north carolina highway historical marker program
North Carolina Highway Historical Marker Program
 

 
 
 

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Essay:
     Hawfields Presbyterian Church in Alamance County, founded around 1755, has a long and distinguished history. It was the home church of Governors W. Kerr Scott and his son, Robert W. Scott. Precisely when the first church began at Hawfields remains uncertain. However, Presbyterian minister Hugh McAden recorded in his journal in August 1755 that he had “rode to the Hawfields, where I preached the fourth Sabbath in August.” An area settled by Scot-Irish immigrants who had traveled from Virginia and Pennsylvania, the Hawfields developed into a functioning community during the years of the French and Indian War.

     In 1765, Henry Patillo accepted the position of minister to the Hawfields, Eno, and Little River communities, joining McAden, James Campbell, and Alexander Craighead as the only Presbyterian ministers in the colony. Under Patillo’s tutelage, the Hawfields community survived the Regulator movement unscathed.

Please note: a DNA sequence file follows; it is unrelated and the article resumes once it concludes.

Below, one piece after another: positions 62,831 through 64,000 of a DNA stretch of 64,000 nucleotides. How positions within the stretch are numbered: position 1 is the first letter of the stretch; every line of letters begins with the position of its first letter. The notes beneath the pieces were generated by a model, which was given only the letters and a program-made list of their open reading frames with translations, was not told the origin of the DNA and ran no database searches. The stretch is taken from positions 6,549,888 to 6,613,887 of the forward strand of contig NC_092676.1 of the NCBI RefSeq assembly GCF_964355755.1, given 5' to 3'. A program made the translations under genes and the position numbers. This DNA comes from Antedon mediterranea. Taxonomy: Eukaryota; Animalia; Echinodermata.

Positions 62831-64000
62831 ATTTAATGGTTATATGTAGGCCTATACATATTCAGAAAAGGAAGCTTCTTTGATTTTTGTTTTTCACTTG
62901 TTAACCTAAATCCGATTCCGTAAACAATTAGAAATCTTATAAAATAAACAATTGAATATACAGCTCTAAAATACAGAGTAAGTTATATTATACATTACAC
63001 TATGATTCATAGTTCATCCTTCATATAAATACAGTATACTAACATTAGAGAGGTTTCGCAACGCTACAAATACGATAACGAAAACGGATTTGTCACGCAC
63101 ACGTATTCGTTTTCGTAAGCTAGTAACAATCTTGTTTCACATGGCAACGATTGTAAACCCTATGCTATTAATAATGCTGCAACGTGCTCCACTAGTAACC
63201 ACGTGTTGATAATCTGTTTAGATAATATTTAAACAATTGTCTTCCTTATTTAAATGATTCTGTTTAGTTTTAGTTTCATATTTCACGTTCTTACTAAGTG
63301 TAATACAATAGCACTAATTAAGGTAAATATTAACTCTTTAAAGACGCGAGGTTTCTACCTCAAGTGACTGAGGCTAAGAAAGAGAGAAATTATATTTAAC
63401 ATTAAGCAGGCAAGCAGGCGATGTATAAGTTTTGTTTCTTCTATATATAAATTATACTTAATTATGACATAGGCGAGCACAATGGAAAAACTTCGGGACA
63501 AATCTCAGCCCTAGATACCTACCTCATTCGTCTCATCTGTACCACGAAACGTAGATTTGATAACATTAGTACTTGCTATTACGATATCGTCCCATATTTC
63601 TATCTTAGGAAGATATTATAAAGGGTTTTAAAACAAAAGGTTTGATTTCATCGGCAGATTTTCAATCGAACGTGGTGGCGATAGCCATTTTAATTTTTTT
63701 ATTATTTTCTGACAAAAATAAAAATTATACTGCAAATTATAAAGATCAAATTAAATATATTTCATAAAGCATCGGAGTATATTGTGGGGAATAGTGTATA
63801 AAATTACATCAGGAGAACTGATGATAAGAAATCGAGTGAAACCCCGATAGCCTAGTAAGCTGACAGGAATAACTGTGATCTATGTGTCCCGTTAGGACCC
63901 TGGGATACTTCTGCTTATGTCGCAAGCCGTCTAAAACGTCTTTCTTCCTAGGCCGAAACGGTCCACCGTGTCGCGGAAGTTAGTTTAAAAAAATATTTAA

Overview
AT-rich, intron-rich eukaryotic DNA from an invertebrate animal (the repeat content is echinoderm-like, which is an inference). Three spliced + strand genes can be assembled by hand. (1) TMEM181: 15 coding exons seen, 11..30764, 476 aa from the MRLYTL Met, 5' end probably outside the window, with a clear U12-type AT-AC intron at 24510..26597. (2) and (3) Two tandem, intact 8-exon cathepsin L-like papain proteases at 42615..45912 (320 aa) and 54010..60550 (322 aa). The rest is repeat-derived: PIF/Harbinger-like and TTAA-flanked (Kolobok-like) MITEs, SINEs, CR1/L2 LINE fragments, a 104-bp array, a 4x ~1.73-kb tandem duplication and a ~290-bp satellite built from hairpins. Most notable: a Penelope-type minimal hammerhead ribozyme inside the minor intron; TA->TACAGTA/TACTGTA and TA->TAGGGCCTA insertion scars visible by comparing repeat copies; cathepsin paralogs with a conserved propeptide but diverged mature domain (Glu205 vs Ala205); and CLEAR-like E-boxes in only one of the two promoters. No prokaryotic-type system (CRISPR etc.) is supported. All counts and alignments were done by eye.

The original building, a log structure, fell into disrepair by the late 1790s and was replaced by another log sanctuary. In 1852, plans were made to construct a permanent, “substantial brick building 44’ x 66’ feet with side and end galleries which stand in a beautiful grove of 10 acres.” Finished in 1852, the building remains the sanctuary for the church.


References:
Herbert Snipes Turner, Church in the Old Fields: Hawfields Presbyterian Church and Community in North Carolina (1962)
Hawfields Presbyterian Church website: http://www.hawfieldschurch.com
William S. Powell, ed., Dictionary of North Carolina Biography, V, 38-39—sketch by Durward T. Stokes
Durward T. Stokes, “Henry Pattillo in North Carolina,” North Carolina Historical Review (October 1967): 373-391
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